- Type Parameters:
T- type of the values in the sequence
- All Superinterfaces:
public interface Observable<T> extends Iterable<T>
Observable is backed by a
Ringbuffer, which, once
created, has a fixed capacity for storing messages. It supports reading
Observer Observers, which will all observe the same
sequence of messages. A new
Observer will start reading
automatically from the oldest sequence available. Once the capacity is
full, the oldest messages will be overwritten as new ones arrive.
In addition to data events, the
Observer can also observe
completion and failure events. Completion means that no further values
will appear in the sequence. Failure means that something went wrong
during the job execution .
When talking about the lifecycle of an
Observable (which is
basically just a client side object and has a lifecycle just like any
other POJO) it's better to actually consider the lifecycle of the
Ringbuffer, since that is the significant
The lifecycle of the
Ringbuffer is decoupled from the lifecycle
of the job. The
Ringbuffer is created either when the user
gets a reference to its equivalent
and registers the first
Observer on it (through
or when the job containing the sink for it starts executing.
Ringbuffer must be explicitly destroyed when it's no longer
in use, or data will be retained in the cluster. This is done via the
Observable.destroy() method. Note: even if the
Observable POJO gets lost and its underlying
is leaked in the cluster, it's still possible to manually destroy
it later by creating another
Observable instance with the same
name and calling
destroy() on that.
Important: The same
not be used again in a new job since this will cause
completion events interleaving and causing data loss or other unexpected
behaviour. Using one observable name in multiple
observable sinks in the same job is
allowed, this will not produce multiple completion or error events (just
an intermingling of the results from the two sinks, but that should be
fine in some use cases).
Modifier and Type Method Description
addObserver(Observer<T> observer)Registers an
destroy()Removes all previously registered observers and destroys the backing
getConfiguredCapacity()Returns the configured capacity of the underlying
iterator()Returns an iterator over the sequence of events produced by this
name()Name of this instance.
removeObserver(UUID registrationId)Removes a previously added
Observeridentified by its assigned registration ID.
default <R> CompletableFuture<R>
toFuture(Function<Stream<T>,R> fn)Allows you to post-process the results of a Jet job on the client side using the standard Java
Name of this instance.
Observable. It will receive all events currently in the backing
Ringbufferand then continue receiving any future events.
- registration ID associated with the added
Observer, can be used to remove the
Removes a previously added
Observeridentified by its assigned registration ID. A removed
Observerwill not get notified about further events.
Set the capacity of the underlying
Ringbuffer, which defaults to 10000.
This method can be called only before the
Ringbuffergets created. This means before any
Observersare added to the
Observableand before any jobs containing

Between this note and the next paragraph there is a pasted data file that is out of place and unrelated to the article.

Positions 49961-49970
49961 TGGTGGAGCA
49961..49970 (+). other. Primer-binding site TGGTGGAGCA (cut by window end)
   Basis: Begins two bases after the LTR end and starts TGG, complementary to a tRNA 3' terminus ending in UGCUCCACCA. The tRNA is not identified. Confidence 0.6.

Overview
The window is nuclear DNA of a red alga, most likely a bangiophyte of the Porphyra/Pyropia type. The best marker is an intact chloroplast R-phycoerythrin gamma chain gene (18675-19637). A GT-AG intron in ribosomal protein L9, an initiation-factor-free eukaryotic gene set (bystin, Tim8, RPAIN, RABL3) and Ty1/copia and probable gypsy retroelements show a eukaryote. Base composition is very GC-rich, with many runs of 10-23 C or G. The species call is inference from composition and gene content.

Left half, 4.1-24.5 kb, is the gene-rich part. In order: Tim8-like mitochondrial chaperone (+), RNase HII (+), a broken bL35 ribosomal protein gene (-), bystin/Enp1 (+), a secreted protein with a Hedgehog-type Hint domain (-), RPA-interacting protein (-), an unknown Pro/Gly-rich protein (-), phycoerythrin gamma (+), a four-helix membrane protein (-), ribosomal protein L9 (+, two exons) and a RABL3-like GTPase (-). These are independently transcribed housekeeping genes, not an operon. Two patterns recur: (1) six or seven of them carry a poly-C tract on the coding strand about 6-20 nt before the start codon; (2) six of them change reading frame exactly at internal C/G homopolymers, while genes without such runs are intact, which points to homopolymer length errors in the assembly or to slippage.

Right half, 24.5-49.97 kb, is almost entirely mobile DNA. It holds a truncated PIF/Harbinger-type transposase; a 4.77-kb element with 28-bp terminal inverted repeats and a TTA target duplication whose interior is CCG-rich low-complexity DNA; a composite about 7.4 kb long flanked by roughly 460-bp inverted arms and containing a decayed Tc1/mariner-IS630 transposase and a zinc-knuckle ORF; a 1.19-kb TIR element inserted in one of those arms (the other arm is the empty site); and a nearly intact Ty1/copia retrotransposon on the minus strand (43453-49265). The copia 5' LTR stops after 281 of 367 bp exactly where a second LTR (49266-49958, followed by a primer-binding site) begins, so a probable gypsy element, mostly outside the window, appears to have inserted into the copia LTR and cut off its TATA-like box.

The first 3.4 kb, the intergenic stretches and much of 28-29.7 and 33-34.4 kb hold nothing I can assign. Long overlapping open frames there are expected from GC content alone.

observable sinks(with the same observable name) are submitted for execution.
Important: only configure capacity once, multiple configuration are currently not supported.
IllegalStateException- if the
Ringbufferhas already been created
int getConfiguredCapacity()Returns the configured capacity of the underlying
This method only works if the backing
Ringbufferhas already been created. If so, it will be queried for its actual capacity, which can't be changed any longer. (Reminder: the
Ringbuffergets created either when the first
Observeris added or when the job containing the
observable sink(with the same observable name) is submitted for execution.)
IllegalStateException- if the backing
Ringbufferhas not yet been created
Returns an iterator over the sequence of events produced by this
Observable. If there are currently no events to observe, the iterator's
next()methods will block. A completion event completes the iterator (
hasNext()will return false) and a failure event makes the iterator's methods throw the underlying exception.
If used against an
Observablepopulated from a streaming job, the iterator will complete only in the case of an error or job cancellation.
The iterator is not thread-safe.
The iterator is backed by a blocking concurrent queue which stores all events until consumed.
Allows you to post-process the results of a Jet job on the client side using the standard Java
Stream API. You provide a function that will receive the job results as a
Stream<T>and return a single result (which can in fact be another
Stream, if so desired).
CompletableFuturethat will become completed once your function has received all the job results through its
Streamand returned the final result.
A trivial example is counting, like this:
observable.toFuture(Stream::count), however the Stream API is quite rich and you can perform arbitrary transformations and aggregations.
This feature is intended to be used only on the results of a batch job. On an unbounded streaming job the stream-collecting operation will never reach the final result.
fn- transform function which takes the stream of observed values and produces an altered value from it, which could also be a stream
void destroy()Removes all previously registered observers and destroys the backing
Note: if you call this while a job that publishes to this
Observableis still active, it will silently create a new
Ringbufferand go on publishing to it.